After France coming out swinging saying that they want a globalization of Right To Be Forgotten, Google has formally appealed their data protection authority’s order that would apply to RTBF removals to the global index. The Commission Nationale de l’informatique et des Libertés (CNIL) protested the Europe-only removal policy, feeling that they have failed to apply the rule on a worldwide basis. Because of this, the CNIL has threatened to fine the company €150,000 ($169,000).
Previously Google said that it would limit RTBF to European users:
We’ve been working hard to strike the right balance in implementing the European Court’s ruling, co-operating closely with data protection authorities. The ruling focused on services directed to European users, and that’s the approach we are taking in complying with it.
After getting the RTBF procedure in affect, Google made it more difficult for Europeans to get to Google.com.
The CNIL issued an order and ultimatum to Google because French and other European privacy regulators feel that the RTBF is undermined by the retention of content in the Google.com index.
But now, Google had decided to appeal that order in French court. But it looks like there’s more than one front of attack in this battle. Canada is trying to get Google to surpress results on a global basis as well.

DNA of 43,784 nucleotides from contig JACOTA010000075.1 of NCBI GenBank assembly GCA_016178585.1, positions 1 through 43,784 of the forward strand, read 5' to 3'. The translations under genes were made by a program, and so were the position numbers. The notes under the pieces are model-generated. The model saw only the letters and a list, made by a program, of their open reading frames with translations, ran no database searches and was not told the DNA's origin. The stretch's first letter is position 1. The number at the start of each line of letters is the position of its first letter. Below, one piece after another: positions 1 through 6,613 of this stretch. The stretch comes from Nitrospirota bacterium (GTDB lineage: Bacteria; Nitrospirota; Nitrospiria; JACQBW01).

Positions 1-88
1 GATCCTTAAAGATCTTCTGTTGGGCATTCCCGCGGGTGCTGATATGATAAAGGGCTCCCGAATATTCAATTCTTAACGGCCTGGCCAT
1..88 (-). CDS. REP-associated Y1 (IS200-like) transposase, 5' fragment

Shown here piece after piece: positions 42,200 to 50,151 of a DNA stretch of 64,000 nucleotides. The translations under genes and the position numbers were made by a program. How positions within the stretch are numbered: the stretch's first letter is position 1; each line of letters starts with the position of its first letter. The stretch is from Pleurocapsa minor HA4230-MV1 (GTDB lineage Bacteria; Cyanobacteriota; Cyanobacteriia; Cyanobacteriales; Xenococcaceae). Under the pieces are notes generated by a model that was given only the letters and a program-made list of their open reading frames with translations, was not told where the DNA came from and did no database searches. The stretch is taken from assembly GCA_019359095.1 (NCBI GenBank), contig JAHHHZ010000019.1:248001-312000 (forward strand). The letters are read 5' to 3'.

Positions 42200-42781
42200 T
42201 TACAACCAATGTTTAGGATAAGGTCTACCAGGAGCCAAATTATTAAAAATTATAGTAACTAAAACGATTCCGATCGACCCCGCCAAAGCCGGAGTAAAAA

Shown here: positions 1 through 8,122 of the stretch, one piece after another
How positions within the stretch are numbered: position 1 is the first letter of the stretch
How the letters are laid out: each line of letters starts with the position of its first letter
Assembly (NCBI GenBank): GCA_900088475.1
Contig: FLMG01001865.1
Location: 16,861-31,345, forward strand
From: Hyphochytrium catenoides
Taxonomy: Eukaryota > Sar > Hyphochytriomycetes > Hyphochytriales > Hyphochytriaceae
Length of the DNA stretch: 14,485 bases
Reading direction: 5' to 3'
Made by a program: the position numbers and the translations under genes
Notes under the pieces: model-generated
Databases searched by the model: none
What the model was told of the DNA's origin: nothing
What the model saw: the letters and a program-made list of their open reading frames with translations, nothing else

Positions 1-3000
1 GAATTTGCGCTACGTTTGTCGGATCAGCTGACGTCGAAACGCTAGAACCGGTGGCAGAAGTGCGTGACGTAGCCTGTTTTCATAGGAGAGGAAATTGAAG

This is what Google’s Global Privacy Council Peter Fleischer said about the French case in a blog post:
We’ve worked hard to implement the right to be forgotten ruling thoughtfully and comprehensively in Europe, and we’ll continue to do so. But as a matter of principle, we respectfully disagree with the idea that a national data protection authority can assert global authority to control the content that people can access around the world . . .
We believe that no one country should have the authority to control what content someone in a second country can access. We also believe this order is disproportionate and unnecessary, given that the overwhelming majority of French internet users—currently around 97%—access a European version of Google’s search engine like google.fr, rather than Google.com or any other version of Google.
If Google complied with a global RTBF, then this means opening the door to other countries’ efforts to attempt to remake the internet according to their biases and standards. As an example, India could try blocking content it saw as “offensive” or “objectionable” in accordance with their own legal standards.
Although I understand the French’s point of view, as it seems unfair that Europe is the only one under this new rule, and everybody else seems exempt from it, is it right to make everybody deal with RTBF just because your country fought to enact the ruling?
Original Source by Greg Sterling